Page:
Yet right-to-work laws threaten to expose real weaknesses inside unions: a lack of solidarity and participation among members. Twenty-five years ago, in their study on union membership attitudes and participation, Daniel Gallagher and George Strauss wrote that “compared with European unionists, those in North America look upon unionism more as an insurance policy than an instrument in the class struggle or even as a social movement.” Labor’s approach to its membership has changed little during the intervening years, with unions still presenting themselves as a service to their members. Though it is difficult to gauge levels of solidarity, one way of measuring it is through the use of strikes. Strikes are among labor’s strongest weapons, but they require a great deal of solidarity to ensure that workers don’t cross the picket line or that the union does not face a decertification vote following the strike. Between 1990 and 2015, the number of strikes declined by more than 90 percent, from 801 in 1990 to 72 last year.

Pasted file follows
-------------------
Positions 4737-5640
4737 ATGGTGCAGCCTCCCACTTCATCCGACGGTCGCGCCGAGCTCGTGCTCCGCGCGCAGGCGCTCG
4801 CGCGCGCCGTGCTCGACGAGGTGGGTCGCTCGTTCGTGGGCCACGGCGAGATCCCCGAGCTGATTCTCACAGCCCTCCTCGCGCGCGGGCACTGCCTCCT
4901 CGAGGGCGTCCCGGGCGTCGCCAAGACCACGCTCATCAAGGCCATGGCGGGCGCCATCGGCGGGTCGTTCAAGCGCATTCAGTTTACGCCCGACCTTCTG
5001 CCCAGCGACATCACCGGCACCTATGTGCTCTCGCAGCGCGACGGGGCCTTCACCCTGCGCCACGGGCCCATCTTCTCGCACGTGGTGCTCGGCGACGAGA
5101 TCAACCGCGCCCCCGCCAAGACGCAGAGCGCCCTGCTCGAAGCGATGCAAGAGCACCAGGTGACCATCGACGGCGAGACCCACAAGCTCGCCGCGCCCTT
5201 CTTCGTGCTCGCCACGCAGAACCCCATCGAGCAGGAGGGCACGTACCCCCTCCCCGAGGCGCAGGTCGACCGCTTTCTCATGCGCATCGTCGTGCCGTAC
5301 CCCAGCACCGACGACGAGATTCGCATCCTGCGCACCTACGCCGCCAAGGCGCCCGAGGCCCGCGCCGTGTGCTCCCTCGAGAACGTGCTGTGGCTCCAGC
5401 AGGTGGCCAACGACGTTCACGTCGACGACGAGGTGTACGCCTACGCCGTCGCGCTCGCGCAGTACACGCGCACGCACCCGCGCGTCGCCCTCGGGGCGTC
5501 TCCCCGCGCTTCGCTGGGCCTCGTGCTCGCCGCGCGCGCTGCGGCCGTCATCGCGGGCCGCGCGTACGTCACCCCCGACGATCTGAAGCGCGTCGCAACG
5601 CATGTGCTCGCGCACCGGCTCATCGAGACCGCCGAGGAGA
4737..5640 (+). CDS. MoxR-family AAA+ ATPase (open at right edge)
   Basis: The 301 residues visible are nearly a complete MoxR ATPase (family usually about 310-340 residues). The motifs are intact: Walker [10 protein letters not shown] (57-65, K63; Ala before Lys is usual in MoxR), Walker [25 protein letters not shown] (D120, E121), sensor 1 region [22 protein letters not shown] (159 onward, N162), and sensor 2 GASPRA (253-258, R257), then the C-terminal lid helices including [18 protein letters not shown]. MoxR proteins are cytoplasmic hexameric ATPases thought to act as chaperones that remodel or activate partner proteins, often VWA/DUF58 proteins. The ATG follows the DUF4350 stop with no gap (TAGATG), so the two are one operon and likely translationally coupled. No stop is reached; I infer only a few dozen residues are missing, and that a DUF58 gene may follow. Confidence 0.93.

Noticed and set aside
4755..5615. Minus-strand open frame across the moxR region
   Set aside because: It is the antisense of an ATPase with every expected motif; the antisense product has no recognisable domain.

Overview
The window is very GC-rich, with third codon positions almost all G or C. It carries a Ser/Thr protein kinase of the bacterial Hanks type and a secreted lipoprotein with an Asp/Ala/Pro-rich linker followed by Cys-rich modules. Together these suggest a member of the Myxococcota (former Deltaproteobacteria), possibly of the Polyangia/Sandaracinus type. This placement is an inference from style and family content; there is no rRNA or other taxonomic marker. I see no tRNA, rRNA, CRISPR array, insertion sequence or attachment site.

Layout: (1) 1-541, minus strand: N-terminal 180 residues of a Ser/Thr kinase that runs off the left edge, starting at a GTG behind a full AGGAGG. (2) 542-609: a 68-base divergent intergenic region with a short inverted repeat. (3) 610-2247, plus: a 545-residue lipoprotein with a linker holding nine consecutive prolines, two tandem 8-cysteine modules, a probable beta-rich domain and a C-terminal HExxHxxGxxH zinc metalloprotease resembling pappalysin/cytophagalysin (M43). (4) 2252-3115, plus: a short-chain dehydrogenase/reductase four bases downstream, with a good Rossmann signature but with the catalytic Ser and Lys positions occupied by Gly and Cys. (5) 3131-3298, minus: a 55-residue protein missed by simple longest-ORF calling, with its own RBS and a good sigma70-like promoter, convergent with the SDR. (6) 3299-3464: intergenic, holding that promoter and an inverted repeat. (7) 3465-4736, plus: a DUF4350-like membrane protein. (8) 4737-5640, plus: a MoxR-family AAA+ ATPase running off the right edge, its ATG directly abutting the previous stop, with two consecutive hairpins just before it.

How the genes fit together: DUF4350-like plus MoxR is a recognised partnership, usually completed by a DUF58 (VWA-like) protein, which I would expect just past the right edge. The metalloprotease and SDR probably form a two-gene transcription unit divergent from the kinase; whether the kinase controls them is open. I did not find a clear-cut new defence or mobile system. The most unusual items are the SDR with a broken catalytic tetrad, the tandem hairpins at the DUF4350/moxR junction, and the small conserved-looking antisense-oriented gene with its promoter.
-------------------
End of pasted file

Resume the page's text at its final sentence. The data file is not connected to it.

Critics of unions often frame them as private interest organizations that help only their members. In a 2011 column about Wisconsin Gov. Scott Walker’s right-to-work crusade, commentator John Lott alleged, for example, that AFL-CIO President Richard Trumka was “fighting for some workers” but “hurting other workers.”